The only hotel and restaurant combination in remote Zeballos has found itself on the edge of extinction.
A series of unfortunate events, starting with the 2018 wildfires, continuing through Western Forest Products’ eight-month-long strike, and culminating in the recent pandemic has hurt Cedars Inn to the point where ownership is considering shutting its doors. According to co-owner Christina Lepore, the village’s sole restaurant, Blue Heron — operated by hotel staff — would also cease operations.
In 2018 the hotel was among the properties under an evacuation order for seven months due to the wildfire and landslides that hit Zeballos. The closure cost about $500,000, said Lepore. This year as cancellations poured in due to COVID-19, the financial loss stands at $150,000.
With all the setbacks, Lepore felt she was “going backwards” business-wise. Despite the relief offered for small businesses by the federal and provincial governments, Lepore felt that it still did not “fix the situation” of her business, primarily because of tourism’s uncertain future.
“It’s too risky to be in tourism now,” she said. “I refuse to take loans if I can’t pay it back.”
Built in 1936 during the peak of the gold rush that help establish the town, the hotel, which was previously a hospital, still retains designs from an era gone by.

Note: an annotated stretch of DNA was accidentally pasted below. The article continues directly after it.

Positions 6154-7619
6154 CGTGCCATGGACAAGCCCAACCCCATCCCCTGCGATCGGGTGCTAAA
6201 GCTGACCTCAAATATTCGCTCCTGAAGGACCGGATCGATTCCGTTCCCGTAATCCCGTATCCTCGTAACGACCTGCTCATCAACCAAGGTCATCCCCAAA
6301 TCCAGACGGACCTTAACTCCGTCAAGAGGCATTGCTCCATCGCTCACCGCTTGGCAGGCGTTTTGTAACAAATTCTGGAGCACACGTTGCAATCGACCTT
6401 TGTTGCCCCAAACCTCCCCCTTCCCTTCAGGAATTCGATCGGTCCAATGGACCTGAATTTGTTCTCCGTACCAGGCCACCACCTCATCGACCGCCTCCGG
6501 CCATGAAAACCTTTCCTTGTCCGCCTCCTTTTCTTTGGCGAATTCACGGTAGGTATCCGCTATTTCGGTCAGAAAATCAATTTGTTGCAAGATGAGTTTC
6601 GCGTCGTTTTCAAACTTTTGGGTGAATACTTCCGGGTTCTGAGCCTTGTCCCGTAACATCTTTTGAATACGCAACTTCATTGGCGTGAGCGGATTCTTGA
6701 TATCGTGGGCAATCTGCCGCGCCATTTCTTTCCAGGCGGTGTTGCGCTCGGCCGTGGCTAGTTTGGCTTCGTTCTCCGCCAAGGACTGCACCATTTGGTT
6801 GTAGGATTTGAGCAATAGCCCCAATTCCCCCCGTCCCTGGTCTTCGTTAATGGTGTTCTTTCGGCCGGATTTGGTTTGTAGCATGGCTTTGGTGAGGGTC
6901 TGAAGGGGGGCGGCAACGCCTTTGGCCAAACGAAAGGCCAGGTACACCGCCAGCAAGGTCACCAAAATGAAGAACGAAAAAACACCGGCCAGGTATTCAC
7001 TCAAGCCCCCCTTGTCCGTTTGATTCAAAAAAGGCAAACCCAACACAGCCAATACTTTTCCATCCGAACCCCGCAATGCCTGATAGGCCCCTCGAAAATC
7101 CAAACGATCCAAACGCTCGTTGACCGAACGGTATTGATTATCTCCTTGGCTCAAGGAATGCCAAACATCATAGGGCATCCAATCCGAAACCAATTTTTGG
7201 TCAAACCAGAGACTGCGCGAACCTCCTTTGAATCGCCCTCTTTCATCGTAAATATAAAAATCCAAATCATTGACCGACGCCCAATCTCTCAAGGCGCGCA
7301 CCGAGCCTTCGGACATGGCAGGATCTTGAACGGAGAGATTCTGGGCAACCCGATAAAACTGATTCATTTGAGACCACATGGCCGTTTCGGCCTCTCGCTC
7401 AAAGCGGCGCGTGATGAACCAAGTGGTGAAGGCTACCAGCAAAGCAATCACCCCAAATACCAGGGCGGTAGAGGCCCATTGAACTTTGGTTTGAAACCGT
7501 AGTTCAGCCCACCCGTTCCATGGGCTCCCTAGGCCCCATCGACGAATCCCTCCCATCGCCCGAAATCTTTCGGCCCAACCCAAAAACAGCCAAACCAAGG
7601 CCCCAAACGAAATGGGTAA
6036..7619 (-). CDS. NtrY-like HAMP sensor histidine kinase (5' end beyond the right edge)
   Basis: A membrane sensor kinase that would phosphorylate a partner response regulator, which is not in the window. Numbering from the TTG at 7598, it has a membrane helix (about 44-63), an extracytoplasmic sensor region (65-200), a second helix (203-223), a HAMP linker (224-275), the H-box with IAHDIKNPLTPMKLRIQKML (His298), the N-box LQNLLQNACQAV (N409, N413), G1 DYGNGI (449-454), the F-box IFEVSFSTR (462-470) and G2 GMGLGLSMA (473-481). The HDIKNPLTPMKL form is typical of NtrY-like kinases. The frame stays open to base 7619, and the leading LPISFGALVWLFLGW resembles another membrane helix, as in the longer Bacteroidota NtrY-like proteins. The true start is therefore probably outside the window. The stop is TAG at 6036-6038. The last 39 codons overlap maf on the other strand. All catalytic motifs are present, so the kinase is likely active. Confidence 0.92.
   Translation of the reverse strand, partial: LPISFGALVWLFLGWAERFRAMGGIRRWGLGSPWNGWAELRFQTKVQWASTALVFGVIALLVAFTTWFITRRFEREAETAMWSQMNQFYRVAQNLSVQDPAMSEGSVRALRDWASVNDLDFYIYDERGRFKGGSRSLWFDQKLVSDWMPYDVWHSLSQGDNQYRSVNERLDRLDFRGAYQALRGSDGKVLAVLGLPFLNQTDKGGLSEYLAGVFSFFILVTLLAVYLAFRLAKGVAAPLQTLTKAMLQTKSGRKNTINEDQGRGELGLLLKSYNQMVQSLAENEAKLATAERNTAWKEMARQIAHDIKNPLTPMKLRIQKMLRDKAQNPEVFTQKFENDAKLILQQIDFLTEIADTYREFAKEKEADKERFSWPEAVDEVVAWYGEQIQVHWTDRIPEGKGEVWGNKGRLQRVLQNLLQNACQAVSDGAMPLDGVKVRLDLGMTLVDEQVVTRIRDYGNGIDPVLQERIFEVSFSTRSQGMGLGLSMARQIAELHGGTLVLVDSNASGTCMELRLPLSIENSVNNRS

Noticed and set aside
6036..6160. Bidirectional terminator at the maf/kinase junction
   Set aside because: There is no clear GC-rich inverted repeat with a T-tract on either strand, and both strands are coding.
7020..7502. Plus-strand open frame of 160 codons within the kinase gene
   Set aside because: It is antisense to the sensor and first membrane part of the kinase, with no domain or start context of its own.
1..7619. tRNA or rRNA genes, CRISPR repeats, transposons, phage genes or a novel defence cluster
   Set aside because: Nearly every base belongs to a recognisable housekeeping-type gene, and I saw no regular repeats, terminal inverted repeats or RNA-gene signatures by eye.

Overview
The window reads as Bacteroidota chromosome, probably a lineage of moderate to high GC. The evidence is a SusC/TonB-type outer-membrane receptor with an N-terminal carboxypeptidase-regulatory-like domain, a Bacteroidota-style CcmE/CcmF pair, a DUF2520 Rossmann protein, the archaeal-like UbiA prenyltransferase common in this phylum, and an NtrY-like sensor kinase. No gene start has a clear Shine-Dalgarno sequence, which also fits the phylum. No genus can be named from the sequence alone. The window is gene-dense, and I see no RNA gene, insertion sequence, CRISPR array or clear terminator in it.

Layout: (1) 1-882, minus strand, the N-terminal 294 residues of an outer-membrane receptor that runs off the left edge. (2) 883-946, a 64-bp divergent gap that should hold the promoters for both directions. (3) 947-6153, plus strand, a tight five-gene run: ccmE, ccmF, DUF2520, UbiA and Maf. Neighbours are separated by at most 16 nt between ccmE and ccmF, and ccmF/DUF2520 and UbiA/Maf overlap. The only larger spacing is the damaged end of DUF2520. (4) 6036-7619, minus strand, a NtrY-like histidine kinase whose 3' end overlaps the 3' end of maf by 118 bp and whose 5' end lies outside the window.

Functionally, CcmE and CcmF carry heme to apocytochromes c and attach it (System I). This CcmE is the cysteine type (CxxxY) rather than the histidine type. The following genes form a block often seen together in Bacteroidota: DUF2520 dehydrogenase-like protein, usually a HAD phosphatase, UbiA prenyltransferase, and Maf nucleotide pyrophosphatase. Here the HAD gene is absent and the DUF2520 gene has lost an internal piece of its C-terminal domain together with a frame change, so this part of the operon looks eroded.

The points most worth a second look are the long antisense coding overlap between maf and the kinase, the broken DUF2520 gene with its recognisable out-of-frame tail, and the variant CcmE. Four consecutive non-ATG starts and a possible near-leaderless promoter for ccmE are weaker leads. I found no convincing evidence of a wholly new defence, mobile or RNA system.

Lepore and her husband, Dan O’Connor, bought it in 2003, when it was called Mason Motor Lodge and was the only hotel in town. The 15-room facility usually has full occupancy during summer, with September being its busiest month.
During these months, tourism churns the economic wheels in Zeballos. Most of the clientele comes from the U.K., Europe and the U.S. International tour companies usually book a two-week trip for tourists consisting of lodging at Cedars Inn, meals at the Blue Heron, followed by kayaking and wildlife expeditions.
“Unless a vaccine is developed, I don’t see international tourism picking up,” said Lepore.
Even though Blue Heron is the only restaurant in Zeballos, the customer base from within the village is very small.
“Keeping the restaurant open for two or three people costs more money,” she said.
While future plans are still fluid, Lepore said she is considering turning the building into long-term rental suites.
A couple of bookings still remain for September from people in the vicinity, and with plans to re-open B.C. underway, Lepore wants to wait and see if local tourism might still be able to save the hotel this summer.